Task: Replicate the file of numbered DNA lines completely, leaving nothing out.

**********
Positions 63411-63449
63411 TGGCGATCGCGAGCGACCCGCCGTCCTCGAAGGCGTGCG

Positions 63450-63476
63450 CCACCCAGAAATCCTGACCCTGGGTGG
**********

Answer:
Positions 63411-63449
63411 TGGCGATCGCGAGCGACCCGCCGTCCTCGAAGGCGTGCG

Positions 63450-63476
63450 CCACCCAGAAATCCTGACCCTGGGTGG